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C.1.a. General and International Studies
This report by the feminist civil society body, Urgent Action Fund of Latin America and the Caribbean, focuses on the role of women in protecting and defending nature, and warns of increasing risks to their lives and environment. The report discusses ‘the extractive model’ and the social-environmental conflicts it creates, and also the disturbing militarization and violations of women’s rights, including those defending their environment. The report outlines proposals made by women for defence of territory, and also stresses the diversity of the approaches, organizations and activities developed by Latin American women.
Collection of writings (from Nov. 1982 to June 1985) by former East German dissident and radical ecologist. Covers issue such as North-South relations, the peace movement and the crucial role of communes in rebuilding an ecologically sound society. Includes his statement on resigning from the German Greens, claiming that they ‘have identified themselves -critically- with the industrial system and its administration’.
Explores high carbon footprint of military defence, argues for an alternative nonviolent defence, and advocates ‘active resistance’ of kind pioneered by Australian environmentalists.
This is a special issue on women’s organized resistance to the extraction of natural resources that has a damaging impact on their lives and environment. Articles cover movements in Bolivia, Colombia, Ecuador, Peru and Mexico and also Ghana, focusing on the importance of water as a vital resource, and also on women’s embodied experience of suffering from water pollution and scarcity. The articles also discuss gendered critiques of extraction.
Compares North American Friends of the Earth and Greenpeace.
Part I covers environmental philosophy and green political thought; Part II Green parties and NGOs; Part III policy making at international, national and local levels. This is a textbook, which gives guidance on other sources.
Examines development of Green movement in Western democracies. Argues that environmental interest groups are important new participants in the contemporary political process and that, if the movement is politically successful ‘it may at least partially reshape the style and structure of democratic processes in these countries’.
Discusses role of nonviolence in Green thought (and in original policy of German Greens) and case for nonviolent protest.
Comparative study of successes and failures of four environmental movements since 1970, exploring implications of inclusion and exclusion from political process.
In the early 1980s, there were mass protests across the Western world with varied goals, for example to support different models of economic development, promote anti-militarism and non-violence, or redefine urban and social spaces. Many, however, saw safeguarding the environment as their primary goal and identified nuclear energy as their main target. The authors investigate the movement for as afer environment and how it mobilized large sections of society and provided people with new tools of civic expression.
Deals with the anti-nuclear power movements and government responses to them and their demands in eight West European states – Austria, Britain, France, Italy, the Netherlands, Norway, Sweden and West Germany.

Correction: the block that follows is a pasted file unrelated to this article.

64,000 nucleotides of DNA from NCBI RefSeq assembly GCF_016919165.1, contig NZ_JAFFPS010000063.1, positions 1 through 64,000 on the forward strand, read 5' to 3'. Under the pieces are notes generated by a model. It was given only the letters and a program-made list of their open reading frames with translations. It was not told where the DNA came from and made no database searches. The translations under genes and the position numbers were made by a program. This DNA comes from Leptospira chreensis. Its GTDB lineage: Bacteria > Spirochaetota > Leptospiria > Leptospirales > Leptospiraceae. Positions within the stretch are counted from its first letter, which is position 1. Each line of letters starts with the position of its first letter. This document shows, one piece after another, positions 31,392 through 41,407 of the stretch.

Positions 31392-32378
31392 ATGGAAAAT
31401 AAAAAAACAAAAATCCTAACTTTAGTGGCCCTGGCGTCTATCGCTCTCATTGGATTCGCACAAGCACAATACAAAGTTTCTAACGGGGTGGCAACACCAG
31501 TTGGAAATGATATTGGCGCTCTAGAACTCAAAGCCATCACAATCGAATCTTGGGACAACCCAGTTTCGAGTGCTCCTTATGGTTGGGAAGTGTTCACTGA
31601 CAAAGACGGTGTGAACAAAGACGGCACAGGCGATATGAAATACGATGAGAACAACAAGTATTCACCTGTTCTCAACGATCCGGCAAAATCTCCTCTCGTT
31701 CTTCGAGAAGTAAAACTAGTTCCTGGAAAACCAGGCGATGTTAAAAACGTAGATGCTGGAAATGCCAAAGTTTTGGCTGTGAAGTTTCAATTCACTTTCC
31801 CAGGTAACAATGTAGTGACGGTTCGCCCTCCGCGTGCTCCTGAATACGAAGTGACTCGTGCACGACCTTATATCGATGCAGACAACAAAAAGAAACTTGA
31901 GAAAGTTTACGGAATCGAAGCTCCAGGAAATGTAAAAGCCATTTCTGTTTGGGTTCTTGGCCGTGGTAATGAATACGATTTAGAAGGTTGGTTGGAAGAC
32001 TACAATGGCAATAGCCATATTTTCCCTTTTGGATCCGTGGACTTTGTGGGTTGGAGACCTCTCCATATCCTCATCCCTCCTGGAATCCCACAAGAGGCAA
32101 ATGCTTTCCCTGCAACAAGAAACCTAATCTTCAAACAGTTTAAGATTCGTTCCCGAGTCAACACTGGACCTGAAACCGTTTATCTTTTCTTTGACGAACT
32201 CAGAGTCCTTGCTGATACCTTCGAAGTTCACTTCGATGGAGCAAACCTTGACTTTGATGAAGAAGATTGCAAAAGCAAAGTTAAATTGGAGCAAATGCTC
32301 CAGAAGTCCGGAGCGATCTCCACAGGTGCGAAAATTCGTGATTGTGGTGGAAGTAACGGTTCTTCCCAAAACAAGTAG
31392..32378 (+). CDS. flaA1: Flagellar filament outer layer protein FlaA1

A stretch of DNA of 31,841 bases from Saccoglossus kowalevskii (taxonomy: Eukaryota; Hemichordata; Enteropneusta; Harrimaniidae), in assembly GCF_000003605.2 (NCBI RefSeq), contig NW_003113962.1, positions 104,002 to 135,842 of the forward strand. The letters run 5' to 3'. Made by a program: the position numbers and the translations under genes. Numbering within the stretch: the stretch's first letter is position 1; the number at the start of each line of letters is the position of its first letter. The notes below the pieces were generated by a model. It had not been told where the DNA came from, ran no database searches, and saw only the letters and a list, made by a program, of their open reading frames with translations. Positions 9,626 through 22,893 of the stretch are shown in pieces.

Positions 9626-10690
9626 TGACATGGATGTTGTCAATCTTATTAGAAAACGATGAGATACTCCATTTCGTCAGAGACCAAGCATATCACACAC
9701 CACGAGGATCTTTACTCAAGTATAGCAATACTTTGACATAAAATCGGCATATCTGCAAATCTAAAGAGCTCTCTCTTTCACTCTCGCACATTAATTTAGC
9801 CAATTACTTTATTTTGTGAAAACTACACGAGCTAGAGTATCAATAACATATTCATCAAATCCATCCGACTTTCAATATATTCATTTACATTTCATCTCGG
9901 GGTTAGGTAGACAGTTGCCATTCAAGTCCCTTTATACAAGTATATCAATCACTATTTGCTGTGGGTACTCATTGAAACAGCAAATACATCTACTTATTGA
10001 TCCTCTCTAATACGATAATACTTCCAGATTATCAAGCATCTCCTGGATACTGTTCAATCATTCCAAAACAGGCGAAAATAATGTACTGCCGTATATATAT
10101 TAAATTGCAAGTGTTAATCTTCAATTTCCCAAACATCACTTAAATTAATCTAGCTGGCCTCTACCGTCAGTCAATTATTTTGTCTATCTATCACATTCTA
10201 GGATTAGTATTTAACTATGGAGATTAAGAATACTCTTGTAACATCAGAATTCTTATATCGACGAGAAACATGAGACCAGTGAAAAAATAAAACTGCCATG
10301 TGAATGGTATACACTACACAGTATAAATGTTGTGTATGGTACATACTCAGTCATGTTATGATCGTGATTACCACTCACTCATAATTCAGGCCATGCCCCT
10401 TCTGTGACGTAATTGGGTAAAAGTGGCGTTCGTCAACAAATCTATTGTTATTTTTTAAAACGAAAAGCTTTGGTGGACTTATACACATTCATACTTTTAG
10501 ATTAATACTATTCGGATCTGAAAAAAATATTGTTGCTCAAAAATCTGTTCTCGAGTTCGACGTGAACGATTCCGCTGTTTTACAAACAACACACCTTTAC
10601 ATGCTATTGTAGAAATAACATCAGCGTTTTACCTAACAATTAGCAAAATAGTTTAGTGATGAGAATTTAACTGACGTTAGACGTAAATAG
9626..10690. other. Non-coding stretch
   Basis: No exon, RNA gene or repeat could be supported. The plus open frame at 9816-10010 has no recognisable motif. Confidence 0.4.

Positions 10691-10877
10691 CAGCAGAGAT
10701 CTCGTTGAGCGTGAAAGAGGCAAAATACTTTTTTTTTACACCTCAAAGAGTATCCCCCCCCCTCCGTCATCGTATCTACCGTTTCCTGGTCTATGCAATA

Defends new forms of radical direct action, including ‘ecotage’, arguing that violence should be measured by harm inflicted, not use of physical force.
Includes campaigns against logging, tree plantations, factories and tourist facilities and in defence of nature reserves. Argues environmentalism in Asia has a local focus and is often a form of cultural and political protests where overt political opposition is too dangerous.
Covers range of environmental campaigns in different parts of the world, including Ireland, France, Israel, Japan, India and Indonesia.
Explores impact of political, economic, cultural and religious conditions on environmental activism.
Despite its title, this is not primarily about protest, but the international /state context in which protest occurs, stressing the UN and international agreements.
Primary emphasis on sociological analysis of how environmental movements change, with statistics on participation in them. Chapters on Germany, Spain and Southern Europe and the USA. Derek Wall writes on ‘Mobilizing Earth First!’ in Britain. Jeff Haynes, ‘Power, Politics and Environmental Movements in the Third World’ (pp. 222-42) includes specific references to the Chipko, Narmada and Ogoniland movements, as well as other forms of environmental action in Kenya and the role of the WTO.
(also Southgate Press 2010 and Kali/Women Unlimited 2011).
An eco/feminist argument about the special role of women in preserving the environment.
Analysis of the roles of different types of transnational organizations and their impact on environmental ‘discourse’, including Friends of the Earth and the World Wildlife fund. Chapter 3 is specifically on Greenpeace, direct action and changing attitudes. See also: , Politics beyond the State: Environmental Action and World Civic Politics World Politics, 1995, pp. 311-340 .
The author analyzes the nature and power of extractive industries, their impact on local people, and how they prompt active resistance in North and Latin America. The book covers a wide range of extractive industries, including logging, hydroelectric dams, mining, and oil and natural gas.